Domestic revenue for the fourth quarter declined 0.3 percent year-over-year to $12.55 billion, a dip largely attributed to the closing of 49 stores earlier in 2012. The good news was that the stores that survived the culling saw good growth, with domestic same-store sales rising 0.9%.
The retailer did note, however, that this same-store sales growth was partly due to a calendar shift in "pre-Super Bowl" sales to the fourth quarter -- no small consideration for a company that sells so many TVs. And it also noted that store performance suffered outside the US, as international same-store sales fell 6.6 percent.
On a conference call following the earnings release, Joly downplayed the expected margin impact of the new policy.
"The impact has really been minimal, because our prices are quite competitive," he said, emphasizing that the policy was targeted at improving the company's "price perception." He did, however, acknowledge that the new policy was put into place to fight the showrooming trend -- which is only an issue if you're not competing on price.
He added, "We are Best Buy, and we are determined to be the best buy for our customers."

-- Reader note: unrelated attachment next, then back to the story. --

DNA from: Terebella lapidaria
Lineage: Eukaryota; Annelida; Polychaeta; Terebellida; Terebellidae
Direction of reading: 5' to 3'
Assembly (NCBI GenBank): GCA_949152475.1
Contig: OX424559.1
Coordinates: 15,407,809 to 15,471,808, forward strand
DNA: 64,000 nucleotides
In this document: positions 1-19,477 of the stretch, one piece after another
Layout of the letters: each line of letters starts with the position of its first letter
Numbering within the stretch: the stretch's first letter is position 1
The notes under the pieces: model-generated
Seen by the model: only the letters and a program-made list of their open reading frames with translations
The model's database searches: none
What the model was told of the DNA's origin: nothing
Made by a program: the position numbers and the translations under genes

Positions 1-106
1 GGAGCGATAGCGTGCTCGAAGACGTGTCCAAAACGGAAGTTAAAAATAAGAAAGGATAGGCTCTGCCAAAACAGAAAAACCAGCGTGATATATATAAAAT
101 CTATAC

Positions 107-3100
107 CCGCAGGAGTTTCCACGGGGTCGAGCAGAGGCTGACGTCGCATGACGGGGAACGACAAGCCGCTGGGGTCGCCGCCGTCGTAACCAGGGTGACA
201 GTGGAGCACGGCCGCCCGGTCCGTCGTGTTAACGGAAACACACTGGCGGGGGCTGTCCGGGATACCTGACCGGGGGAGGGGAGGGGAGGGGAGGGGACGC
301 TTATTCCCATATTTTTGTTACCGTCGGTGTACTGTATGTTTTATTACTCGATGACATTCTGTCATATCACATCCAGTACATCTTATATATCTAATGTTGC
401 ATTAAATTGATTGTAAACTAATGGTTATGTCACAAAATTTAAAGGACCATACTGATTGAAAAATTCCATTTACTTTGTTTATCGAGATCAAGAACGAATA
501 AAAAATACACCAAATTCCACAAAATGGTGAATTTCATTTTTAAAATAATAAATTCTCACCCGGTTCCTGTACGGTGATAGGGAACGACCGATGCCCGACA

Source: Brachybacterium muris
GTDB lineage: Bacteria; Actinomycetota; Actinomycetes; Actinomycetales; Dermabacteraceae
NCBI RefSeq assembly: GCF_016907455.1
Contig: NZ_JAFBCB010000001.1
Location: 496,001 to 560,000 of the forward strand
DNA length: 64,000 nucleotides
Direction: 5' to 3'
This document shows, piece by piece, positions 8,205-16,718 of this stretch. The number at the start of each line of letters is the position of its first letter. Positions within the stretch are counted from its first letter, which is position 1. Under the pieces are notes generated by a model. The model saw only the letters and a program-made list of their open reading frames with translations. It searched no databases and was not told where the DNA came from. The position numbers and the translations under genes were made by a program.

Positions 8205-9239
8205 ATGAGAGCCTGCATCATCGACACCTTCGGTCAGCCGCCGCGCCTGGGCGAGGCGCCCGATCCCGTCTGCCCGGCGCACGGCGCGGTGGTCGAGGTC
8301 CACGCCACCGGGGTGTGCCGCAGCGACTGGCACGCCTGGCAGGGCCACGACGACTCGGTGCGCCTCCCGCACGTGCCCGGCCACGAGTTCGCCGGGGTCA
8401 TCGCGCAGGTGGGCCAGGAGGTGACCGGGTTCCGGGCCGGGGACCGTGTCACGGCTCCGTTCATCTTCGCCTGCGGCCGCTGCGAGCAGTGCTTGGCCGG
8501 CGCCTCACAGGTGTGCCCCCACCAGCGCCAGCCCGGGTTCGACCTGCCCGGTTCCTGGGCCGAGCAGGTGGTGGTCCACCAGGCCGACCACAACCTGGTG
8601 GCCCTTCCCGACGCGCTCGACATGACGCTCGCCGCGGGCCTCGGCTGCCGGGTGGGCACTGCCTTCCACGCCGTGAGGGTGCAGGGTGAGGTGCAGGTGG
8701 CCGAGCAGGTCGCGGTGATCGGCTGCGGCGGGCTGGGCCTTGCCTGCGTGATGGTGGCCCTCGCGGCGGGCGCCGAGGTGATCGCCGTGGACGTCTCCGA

Founder Couldn't Find the Funds
For the last several weeks, the big story for the retailer has been Schulze's attempt to take the company he founded private, and Friday's earnings report was actually postponed from Thursday to give him one final day to try and close a deal. But hopes for a buyout -- and the resulting share spike -- had steadily declined since deal rumors initially surfaced, and Thursday afternoon, the Star Tribune reported that talks were dead.
Joly confirmed the conclusion of those talks in Friday's conference call, saying of the much-speculated-about buyout bid that "no such offer was received."
Shares were up about 2 percent as of 10 a.m. this morning.
Matt Brownell is the consumer and retail reporter for DailyFinance. You can reach him at Matt.Brownell@teamaol.com, and follow him on Twitter at @Brownellorama.
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